Good journalism standards call for a reporter to have at least two sources for factual information before reporting a story. It’s on that basis that we’re writing this post to express our continued concerns about the Journalism Competition & Preservation Act (JCPA) making its way through Congress.
On April 5, The Wall Street Journal reported (note: paywall) that a significant amendment to the JCPA is making its way through both houses of Congress. The current version of the bill, which we’ve criticized here and here and here, proposes to create a four-year “safe harbor” from antitrust law, allowing print, broadcast, and digital news companies to band together to negotiate compensation terms for their news stories with the largest online platforms. A day later, Politico’s Morning Tech newsletter reported (note: also paywalled content) that they had seen a revised draft and recapped what is new about it. Unfortunately, the sponsors have not released the language of their amendments and changes for the public to see yet, so all the public has to go on right now are reports from news outlets who also may benefit from the bill.
Taken together, the reports do nothing to address the concerns we’ve articulated about the bill. In fact, they may make them worse. One reported change – which, among others, had been rumored for weeks – would introduce a version of the same baseball-style arbitration process that exists in the Australian bargaining code upon which the JCPA is modeled. If publishers and tech giants can’t come to an agreement on payment for content after six months, publishers could initiate “final offer” arbitration, under which an arbitrator panel chooses one side’s final offer to settle the dispute. This provision, coveted by advocates for the bill, was intended to force and keep tech platforms at the negotiating table.
Another proposed change to the bill is the addition of nondiscrimination provisions designed to ensure that size or viewpoint is not a constraint to participation or outcomes of the joint negotiations. This appears designed to address concerns expressed in hearings that conservative outlets might be disadvantaged in the negotiations. Another reported change is an extension of the antitrust exemption from four to ten years.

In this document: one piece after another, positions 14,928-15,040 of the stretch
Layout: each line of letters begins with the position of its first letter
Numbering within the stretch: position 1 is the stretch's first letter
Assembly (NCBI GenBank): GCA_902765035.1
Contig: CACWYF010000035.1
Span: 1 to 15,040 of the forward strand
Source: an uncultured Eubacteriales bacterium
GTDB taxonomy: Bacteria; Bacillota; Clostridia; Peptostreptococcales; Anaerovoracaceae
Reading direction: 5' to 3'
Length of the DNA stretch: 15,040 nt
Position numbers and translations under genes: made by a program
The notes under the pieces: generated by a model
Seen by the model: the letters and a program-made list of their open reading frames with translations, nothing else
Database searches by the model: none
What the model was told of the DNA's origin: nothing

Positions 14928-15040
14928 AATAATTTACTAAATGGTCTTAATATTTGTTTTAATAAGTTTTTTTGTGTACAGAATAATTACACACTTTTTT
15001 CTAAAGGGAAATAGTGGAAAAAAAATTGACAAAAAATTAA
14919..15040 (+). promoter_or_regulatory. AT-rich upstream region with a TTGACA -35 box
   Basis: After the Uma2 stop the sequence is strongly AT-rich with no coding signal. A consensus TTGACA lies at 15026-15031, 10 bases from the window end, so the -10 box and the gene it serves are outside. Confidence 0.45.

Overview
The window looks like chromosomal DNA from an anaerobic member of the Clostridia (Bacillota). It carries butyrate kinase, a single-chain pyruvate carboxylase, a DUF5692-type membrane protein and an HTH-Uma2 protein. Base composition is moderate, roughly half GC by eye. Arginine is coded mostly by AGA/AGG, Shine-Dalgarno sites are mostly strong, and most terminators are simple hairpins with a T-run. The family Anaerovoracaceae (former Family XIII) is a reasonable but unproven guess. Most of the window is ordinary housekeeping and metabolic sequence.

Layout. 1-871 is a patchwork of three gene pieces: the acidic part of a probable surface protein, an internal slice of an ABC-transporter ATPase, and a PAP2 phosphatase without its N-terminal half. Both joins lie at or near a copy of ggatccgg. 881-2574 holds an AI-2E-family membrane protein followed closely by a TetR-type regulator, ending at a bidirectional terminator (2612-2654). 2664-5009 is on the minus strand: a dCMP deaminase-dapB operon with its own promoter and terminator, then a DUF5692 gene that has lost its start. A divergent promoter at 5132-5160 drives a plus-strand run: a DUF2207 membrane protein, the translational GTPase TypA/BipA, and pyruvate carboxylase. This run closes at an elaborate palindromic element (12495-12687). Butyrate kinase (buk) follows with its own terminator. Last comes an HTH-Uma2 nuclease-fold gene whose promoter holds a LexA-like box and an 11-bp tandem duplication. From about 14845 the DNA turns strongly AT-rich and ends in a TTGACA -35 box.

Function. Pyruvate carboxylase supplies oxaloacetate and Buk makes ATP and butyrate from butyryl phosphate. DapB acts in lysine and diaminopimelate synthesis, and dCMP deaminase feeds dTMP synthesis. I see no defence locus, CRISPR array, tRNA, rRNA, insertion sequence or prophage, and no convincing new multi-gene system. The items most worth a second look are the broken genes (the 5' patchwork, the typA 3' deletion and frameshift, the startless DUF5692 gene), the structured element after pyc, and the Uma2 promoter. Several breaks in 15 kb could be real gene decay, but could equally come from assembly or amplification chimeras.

The last item mentioned in news reports was an amendment that would restrict the ability to negotiate jointly to publications with less than 1,500 employees. It was reported that the purpose of the size limit is to focus on helping small and local outlets, instead of larger ones that have the leverage and scale to negotiate on their own.
These changes, if true, are beside the point of our (and others’) original concerns about the JCPA. To be very clear: These changes fail to address our concerns and, if anything, reinforce them.
Platforms may be forced to arbitrate over access to news content, and one purpose of the bill is to expressly allow qualifying publishers to collectively withhold content from platforms. But it is not at all clear what this would mean in practice. As we have pointed out before, advocates of the bill claim that it creates no new intellectual property (or similar) rights. However, it is easy to see how a framework like this could be interpreted to give publishers the right to restrict users of platforms from doing things that do not require any form of “license” or permission, and which currently rightsholders have no right to prevent. These include activities considered fair use (like excerpts and quotations from articles) or activities that fall outside the scope of copyright entirely (like linking). That would compound our concerns about the upending of copyright law and consumers’ access to information.
The language related to a size limit for publications negotiating jointly appears to refer to individual news brands that have their own websites or apps. It may force the very largest and most powerful brands like The New York Times, Washington Post, and The Wall Street Journal to bargain on their own, but it does nothing to keep other individual news outlets that are part of giant news conglomerates from banding together. In the case of broadcasters, that would mean each of the more than 290 stations owned by Sinclair would be treated as a news outlet. For newspapers, the same would be true of the over 200 newspapers owned by Alden Capital. The carve-out for the country’s largest news giants also doesn’t keep the next-largest outlets from dominating the negotiations. We learned and wrote about this based on experiments with similar aims in Australia and France.
As far as we know, the amended bill still has no requirements and provides no guarantees that the funds gained through collective bargaining will be used to hire or retain journalists. And an extension of an additional six years compounds the issues.
We’re hoping that the next step for Congress is to widen the circle of stakeholder consultation from media to civil society groups, at which point we may revisit these impressions. We hope Congress will do the same. After all, good reporters get the facts, then either scrap the story or make corrections.